|US6468605||Mar 14, 2001||Oct 22, 2002||Wilson Greatbatch Ltd.||Method for providing a one step ultrasonically coated substrate|
|US6687116||Jun 11, 2002||Feb 3, 2004||Martin Hudis||Non-symmetric capacitor with conductive adhesion layer for cathode|
|US6740420 *||Apr 11, 2003||May 25, 2004||Wilson Greatbatch Technologies, Inc.||Substrate having a modified native oxide layer for improved electrical conductivity|
|US6791821||Oct 16, 2001||Sep 14, 2004||Yosemite Investment, Inc.||Tantalum-carbon hybrid capacitor with activated carbon|
|US6842328||May 30, 2003||Jan 11, 2005||Joachim Hossick Schott||Capacitor and method for producing a capacitor|
|US7002790||Sep 30, 2002||Feb 21, 2006||Medtronic, Inc.||Capacitor in an implantable medical device|
|US7095603||Dec 30, 2002||Aug 22, 2006||Energy Storage Systems Pty Ltd||Electrode for an energy storage device|
|US7099143||May 24, 2005||Aug 29, 2006||Avx Corporation||Wet electrolytic capacitors|
|US7256982||May 30, 2003||Aug 14, 2007||Philip Michael Lessner||Electrolytic capacitor|
|US7410509||Jan 16, 2006||Aug 12, 2008||Greatbatch Ltd.||Sputtered ruthenium oxide coatings in electrolytic capacitor|
|US7456073||Aug 28, 2006||Nov 25, 2008||Avx Corporation||Wet electrolytic capacitors|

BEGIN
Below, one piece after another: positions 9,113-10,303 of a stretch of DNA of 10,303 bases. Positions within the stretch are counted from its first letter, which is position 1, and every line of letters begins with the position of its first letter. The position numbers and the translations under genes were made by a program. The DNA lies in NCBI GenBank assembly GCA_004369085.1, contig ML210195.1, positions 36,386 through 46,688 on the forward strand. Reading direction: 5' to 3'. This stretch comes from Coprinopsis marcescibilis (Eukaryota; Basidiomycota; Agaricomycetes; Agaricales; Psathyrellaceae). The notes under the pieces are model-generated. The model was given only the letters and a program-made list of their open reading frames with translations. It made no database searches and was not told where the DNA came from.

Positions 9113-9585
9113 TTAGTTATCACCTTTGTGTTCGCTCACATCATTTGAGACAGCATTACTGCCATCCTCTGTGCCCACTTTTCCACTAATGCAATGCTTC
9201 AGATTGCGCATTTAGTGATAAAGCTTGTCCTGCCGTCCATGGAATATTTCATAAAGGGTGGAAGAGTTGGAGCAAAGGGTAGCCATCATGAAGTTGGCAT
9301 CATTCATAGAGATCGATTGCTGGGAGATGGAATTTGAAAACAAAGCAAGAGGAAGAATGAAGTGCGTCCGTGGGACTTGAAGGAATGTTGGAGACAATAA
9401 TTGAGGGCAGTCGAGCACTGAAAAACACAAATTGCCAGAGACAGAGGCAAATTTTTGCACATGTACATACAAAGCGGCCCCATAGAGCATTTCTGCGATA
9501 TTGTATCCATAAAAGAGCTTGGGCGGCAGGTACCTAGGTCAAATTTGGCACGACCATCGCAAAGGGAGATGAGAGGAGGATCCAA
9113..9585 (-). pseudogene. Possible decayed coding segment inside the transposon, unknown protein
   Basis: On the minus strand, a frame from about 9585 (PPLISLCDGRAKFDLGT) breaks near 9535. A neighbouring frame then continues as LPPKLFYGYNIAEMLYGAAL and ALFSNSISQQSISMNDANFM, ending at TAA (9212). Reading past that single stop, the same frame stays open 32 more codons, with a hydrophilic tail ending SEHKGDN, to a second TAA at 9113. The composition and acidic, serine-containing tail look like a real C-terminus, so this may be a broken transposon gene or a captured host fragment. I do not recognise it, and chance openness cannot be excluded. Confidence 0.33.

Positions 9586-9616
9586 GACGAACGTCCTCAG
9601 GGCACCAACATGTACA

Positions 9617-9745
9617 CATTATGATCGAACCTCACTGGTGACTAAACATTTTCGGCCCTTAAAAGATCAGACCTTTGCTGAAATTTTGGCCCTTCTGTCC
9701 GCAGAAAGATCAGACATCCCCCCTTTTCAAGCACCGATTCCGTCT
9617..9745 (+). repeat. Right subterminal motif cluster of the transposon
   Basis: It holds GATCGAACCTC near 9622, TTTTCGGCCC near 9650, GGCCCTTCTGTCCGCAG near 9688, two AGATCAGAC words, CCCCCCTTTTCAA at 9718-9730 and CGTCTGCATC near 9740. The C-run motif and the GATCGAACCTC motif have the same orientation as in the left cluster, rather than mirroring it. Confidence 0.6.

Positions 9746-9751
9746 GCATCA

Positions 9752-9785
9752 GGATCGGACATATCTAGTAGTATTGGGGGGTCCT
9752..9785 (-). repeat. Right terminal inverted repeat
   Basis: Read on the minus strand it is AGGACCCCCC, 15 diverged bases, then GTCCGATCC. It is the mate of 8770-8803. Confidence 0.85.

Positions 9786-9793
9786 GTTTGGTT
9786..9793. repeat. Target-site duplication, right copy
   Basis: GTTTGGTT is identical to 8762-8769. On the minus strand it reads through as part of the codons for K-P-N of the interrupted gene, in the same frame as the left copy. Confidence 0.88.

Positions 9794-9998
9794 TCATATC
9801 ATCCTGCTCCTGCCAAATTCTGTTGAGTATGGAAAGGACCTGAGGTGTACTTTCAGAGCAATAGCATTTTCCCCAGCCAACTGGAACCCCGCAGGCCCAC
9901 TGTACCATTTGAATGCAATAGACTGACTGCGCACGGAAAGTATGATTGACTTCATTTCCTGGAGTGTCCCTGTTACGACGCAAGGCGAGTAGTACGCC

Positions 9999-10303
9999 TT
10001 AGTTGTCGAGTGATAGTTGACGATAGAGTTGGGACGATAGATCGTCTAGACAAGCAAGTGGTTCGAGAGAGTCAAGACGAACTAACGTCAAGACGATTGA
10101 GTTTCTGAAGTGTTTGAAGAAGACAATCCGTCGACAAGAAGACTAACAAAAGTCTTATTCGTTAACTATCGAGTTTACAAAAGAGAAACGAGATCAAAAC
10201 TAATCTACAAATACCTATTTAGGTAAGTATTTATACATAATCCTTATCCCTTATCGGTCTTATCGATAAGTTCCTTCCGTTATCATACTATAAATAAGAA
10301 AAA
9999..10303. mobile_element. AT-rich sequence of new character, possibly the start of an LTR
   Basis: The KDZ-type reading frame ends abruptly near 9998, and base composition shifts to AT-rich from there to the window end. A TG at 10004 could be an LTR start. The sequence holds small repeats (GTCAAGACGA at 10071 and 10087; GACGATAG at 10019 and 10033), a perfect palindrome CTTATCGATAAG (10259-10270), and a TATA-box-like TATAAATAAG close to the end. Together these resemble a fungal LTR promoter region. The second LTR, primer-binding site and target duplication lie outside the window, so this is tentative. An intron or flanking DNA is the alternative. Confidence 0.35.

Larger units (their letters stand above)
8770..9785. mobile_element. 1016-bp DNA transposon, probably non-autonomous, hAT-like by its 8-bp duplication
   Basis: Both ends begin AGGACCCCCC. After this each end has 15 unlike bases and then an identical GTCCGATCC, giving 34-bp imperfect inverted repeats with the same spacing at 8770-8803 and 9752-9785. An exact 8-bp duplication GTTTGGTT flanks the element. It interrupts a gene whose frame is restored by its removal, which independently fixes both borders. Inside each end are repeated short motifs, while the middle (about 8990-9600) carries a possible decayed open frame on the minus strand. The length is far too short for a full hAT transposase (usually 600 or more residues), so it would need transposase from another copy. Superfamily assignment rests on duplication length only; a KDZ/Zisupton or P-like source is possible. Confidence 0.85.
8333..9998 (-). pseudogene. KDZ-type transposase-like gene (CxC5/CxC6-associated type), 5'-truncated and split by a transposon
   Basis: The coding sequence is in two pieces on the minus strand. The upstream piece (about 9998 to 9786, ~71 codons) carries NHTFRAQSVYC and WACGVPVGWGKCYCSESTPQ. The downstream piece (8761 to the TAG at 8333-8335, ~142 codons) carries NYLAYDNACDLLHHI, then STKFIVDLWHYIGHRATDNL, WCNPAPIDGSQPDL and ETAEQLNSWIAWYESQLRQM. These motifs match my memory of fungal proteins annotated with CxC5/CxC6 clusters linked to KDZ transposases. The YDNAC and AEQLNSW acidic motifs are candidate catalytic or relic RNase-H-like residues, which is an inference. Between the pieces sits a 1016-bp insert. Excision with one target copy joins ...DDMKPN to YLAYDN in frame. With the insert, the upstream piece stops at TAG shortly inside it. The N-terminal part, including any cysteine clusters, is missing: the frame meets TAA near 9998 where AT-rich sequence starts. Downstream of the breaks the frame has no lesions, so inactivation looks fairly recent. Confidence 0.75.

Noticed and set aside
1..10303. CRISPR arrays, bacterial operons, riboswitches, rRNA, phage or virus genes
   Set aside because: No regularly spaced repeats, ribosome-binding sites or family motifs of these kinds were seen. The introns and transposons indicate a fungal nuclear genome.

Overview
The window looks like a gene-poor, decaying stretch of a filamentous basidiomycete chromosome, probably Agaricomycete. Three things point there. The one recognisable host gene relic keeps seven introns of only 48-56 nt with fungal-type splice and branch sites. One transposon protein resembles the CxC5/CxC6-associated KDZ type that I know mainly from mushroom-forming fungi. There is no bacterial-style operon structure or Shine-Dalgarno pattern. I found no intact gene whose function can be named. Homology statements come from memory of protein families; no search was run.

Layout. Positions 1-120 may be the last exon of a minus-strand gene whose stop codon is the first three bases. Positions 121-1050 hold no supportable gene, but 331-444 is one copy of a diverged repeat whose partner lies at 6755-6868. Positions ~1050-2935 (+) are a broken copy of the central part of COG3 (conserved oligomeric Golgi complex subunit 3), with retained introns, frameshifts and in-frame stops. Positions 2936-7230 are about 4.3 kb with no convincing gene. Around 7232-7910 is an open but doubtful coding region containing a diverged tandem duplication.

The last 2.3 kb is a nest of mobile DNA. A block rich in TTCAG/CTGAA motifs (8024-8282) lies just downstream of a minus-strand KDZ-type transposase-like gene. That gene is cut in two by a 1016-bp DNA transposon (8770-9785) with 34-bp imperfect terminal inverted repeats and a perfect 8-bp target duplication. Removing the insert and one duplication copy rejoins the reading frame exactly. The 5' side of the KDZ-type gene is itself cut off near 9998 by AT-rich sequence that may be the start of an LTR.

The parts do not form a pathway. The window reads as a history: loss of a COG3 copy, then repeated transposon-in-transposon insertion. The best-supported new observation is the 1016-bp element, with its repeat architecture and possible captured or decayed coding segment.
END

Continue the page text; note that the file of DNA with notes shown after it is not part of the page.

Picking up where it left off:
|US7460356||Mar 20, 2007||Dec 2, 2008||Avx Corporation||Neutral electrolyte for a wet electrolytic capacitor|
|US7480130||Mar 9, 2006||Jan 20, 2009||Avx Corporation||Wet electrolytic capacitor|
|US7499260||May 25, 2006||Mar 3, 2009||Medtronic, Inc.||Capacitor and method for producing a capacitor|
|US7511943||Mar 9, 2006||Mar 31, 2009||Avx Corporation||Wet electrolytic capacitor containing a cathode coating|
|US7554792||Mar 20, 2007||Jun 30, 2009||Avx Corporation||Cathode coating for a wet electrolytic capacitor|
|US7649730||Mar 20, 2007||Jan 19, 2010||Avx Corporation||Wet electrolytic capacitor containing a plurality of thin powder-formed anodes|
|US7667954||Aug 9, 2007||Feb 23, 2010||Medtronic, Inc.||Capacitor|
|US7760487||Oct 22, 2007||Jul 20, 2010||Avx Corporation||Doped ceramic powder for use in forming capacitor anodes|